What's one of the first things you think of when I say "Barack Obama"?
Gifted orator, right?
After all, it was his speech to the 2004 Democratic National Convention that catapulted him to prominence in the first place. And ever since then, he's electrified the nation and the world with his oratorical prowess.
That's the quickie version of the Obama the Orator story. But what if I told you that the president actually isn't a very adept or versatile public speaker.
Would you believe me? Well, let me explain.
There are basically four kinds of public speaking: manuscript, memory, extemporaneous and impromptu.
Speaking from a manuscript means reading a speech. The speaker rehearses from the manuscript, which he has in front of him during the actual delivery.
Obama is primarily a manuscript speaker. With his trusty TelePrompTer, he reads speeches and other remarks from a manuscript. The words are projected on several screens, and he reads the speech while looking from side to side.
MANUSCRIPT speaking is usually reserved for important or long addresses. You use a script when you want to be certain of your words or when the speech runs more than a few minutes.
But President Obama now uses a TelePrompTer for almost everything: brief introductions, opening statements at press conferences, quick explanatory remarks, even White House toasts.
Under these circumstances, the prompter often seems out of place and even awkward. It doesn't make for good photo shoots and otherwise compromises the coverage. Plus the president has to look from side to side (to the prompter panels) instead of straight ahead.
And, the equipment is hardly gaffe proof. Recently a prompter foulup reportedly had Obama momentarily introducing himself. Maybe that's why he tried to ditch it at his recent press conference. But he still used a large TV screen placed in the back of the room. No real difference.
Without a prompter or a script, the best way to be certain of what you're saying is to speak from recall. This means actually memorizing your remarks word-for-word and incorporating the appropriate inflections, pacing and gestures. It's what actors do. But Obama is not a memorizer.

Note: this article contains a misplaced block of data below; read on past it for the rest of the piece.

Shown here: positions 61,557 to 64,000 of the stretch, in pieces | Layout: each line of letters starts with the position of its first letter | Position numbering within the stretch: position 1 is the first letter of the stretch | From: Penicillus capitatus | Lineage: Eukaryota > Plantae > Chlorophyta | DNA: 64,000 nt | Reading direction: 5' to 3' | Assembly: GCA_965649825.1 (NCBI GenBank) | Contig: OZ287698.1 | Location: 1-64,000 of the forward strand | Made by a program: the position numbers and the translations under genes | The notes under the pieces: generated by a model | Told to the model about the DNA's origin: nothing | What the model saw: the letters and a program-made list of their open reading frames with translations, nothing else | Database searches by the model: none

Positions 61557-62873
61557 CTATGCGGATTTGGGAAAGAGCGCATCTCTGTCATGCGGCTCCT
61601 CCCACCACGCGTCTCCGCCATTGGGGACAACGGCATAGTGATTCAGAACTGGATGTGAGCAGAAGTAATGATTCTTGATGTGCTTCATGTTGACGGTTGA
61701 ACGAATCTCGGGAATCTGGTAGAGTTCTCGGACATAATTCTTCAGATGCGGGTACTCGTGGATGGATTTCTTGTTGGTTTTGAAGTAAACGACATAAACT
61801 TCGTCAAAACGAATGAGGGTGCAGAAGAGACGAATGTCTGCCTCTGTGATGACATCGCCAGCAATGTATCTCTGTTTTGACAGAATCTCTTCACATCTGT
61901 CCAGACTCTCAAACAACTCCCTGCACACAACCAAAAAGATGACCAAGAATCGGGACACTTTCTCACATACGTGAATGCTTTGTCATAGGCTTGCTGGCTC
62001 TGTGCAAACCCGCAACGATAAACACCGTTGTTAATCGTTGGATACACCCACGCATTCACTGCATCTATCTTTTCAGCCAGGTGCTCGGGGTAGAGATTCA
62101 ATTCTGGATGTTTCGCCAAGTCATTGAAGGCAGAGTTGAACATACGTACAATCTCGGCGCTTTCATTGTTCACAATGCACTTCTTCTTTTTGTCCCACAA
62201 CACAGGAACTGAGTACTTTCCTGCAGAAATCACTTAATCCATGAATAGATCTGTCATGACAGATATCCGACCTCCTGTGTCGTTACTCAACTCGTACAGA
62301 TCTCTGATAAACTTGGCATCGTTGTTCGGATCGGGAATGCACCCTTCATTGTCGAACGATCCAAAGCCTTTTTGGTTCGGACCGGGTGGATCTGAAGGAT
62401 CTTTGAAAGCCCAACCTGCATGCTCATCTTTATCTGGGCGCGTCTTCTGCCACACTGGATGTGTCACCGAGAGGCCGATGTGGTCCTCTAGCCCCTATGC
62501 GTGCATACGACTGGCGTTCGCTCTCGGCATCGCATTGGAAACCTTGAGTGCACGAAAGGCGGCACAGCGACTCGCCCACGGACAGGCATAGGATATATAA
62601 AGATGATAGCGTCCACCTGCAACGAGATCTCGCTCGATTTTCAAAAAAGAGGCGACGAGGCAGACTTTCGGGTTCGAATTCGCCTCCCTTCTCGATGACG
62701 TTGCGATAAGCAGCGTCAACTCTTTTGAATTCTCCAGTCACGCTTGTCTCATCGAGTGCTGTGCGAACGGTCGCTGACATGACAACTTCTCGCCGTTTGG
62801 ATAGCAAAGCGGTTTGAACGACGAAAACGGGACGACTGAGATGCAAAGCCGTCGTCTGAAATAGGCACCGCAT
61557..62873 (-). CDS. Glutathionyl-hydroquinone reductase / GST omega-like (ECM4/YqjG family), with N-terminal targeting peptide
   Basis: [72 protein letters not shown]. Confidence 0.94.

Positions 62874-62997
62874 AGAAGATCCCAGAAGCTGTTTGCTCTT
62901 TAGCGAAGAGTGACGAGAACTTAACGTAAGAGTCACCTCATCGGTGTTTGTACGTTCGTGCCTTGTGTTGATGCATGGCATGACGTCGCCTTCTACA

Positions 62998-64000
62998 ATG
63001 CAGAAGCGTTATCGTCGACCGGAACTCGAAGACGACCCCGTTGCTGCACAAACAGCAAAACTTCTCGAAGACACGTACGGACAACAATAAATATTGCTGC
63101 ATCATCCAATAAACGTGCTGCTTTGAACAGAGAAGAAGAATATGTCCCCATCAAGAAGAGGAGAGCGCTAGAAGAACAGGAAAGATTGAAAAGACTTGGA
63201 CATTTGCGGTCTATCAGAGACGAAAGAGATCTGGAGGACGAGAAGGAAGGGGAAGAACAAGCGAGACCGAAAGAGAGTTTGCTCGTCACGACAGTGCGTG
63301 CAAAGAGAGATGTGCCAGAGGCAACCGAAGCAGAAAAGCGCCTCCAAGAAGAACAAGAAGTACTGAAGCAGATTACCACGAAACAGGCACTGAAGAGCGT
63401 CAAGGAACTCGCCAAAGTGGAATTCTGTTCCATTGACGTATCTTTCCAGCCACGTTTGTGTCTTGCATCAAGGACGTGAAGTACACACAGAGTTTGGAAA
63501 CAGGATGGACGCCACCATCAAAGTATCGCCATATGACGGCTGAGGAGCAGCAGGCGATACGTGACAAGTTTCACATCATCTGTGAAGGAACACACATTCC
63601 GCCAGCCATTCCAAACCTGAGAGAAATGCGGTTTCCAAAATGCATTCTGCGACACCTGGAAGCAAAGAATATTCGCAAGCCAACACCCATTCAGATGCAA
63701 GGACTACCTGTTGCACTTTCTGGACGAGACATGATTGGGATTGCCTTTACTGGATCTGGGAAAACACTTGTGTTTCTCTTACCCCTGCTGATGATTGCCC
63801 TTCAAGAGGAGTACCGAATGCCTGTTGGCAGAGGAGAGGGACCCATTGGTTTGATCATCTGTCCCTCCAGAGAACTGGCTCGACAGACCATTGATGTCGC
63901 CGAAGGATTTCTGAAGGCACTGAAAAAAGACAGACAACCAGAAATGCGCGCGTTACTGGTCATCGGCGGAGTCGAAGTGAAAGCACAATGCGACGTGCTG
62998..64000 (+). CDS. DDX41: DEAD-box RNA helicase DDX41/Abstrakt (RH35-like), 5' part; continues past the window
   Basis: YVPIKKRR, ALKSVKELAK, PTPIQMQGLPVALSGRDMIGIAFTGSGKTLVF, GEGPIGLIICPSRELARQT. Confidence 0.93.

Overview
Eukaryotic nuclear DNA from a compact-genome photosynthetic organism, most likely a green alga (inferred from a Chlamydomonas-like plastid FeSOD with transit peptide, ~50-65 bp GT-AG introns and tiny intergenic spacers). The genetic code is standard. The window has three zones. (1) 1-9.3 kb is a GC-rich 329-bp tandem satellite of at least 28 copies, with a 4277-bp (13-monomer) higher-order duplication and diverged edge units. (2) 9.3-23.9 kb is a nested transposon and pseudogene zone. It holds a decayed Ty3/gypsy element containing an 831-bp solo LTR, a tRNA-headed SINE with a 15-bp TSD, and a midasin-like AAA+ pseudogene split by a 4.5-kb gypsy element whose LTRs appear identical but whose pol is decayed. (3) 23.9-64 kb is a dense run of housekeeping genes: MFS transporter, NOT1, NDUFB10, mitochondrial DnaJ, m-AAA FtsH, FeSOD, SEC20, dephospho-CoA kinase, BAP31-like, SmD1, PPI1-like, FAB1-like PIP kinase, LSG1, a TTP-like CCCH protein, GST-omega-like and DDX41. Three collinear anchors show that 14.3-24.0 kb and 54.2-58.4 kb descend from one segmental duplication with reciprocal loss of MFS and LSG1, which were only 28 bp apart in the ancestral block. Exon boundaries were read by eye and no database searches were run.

The most common form of public speaking nowadays is "extemporaneous." This means speaking from notes. Your remarks aren't written word-for-word, but you have "cheat cards" that remind you of words or phrases that guide you through the key points of the speech. You take it from there. This is the method most experienced politicians use. You don't need a TelePrompTer. The cards are discreet and effective.
Finally, there is impromptu speaking.
This is when you speak off the cuff, called on without warning. You have no notes. You get up, think fast and speak on your feet. Only the most accomplished public speakers (and gifted trial lawyers) can do it.
Gov. Rendell and ex-New York Mayor Rudy Giuliani are examples of especially effective impromptu speakers. They can think, gesture and elocute - even "read" their audiences, all at the same time.
But when called on to speak extemporaneously or impromptu, Obama seems not to be up to the task. Anyone who's heard him knows he often hems and haws, drifting into a series of "ahhhhs" and "uhhhhs" and "ya knows."
And even when he does a reasonable job, he sometimes seems to fumble his points - as when he said that small-town Americans "cling" to guns and religion. Or when he made fun of ex-first lady Nancy Reagan, wrongly stating she held "séances." Or joked about Jessica Simpson "losing a weight battle." Most recently, he created an uproar by saying that his bowling was so bad "it was like the Special Olympics."
PEOPLE spent years making fun of Ronald Reagan because he was an actor. But Reagan's acting experience taught him the art or memorization.
Plus, as a former TV host, Reagan was a master of the TelePrompTer. Over decades spent on the road as the spokesman for GE, Reagan skillfully honed a system of speaking from note cards.
And, when called on, he could successfully speak impromptu as well. Love him or hate him,
he was the master of addressing all sorts of crowds, formally or informally.
That's the mark of an adept, versatile, accomplished public speaker. By comparison, Barack Obama doesn't come close. *
Daniel A. Cirucci is a lecturer in corporate communications at Penn State Abington, where he teaches public speaking. He blogs at dancirucci.blogspot.com.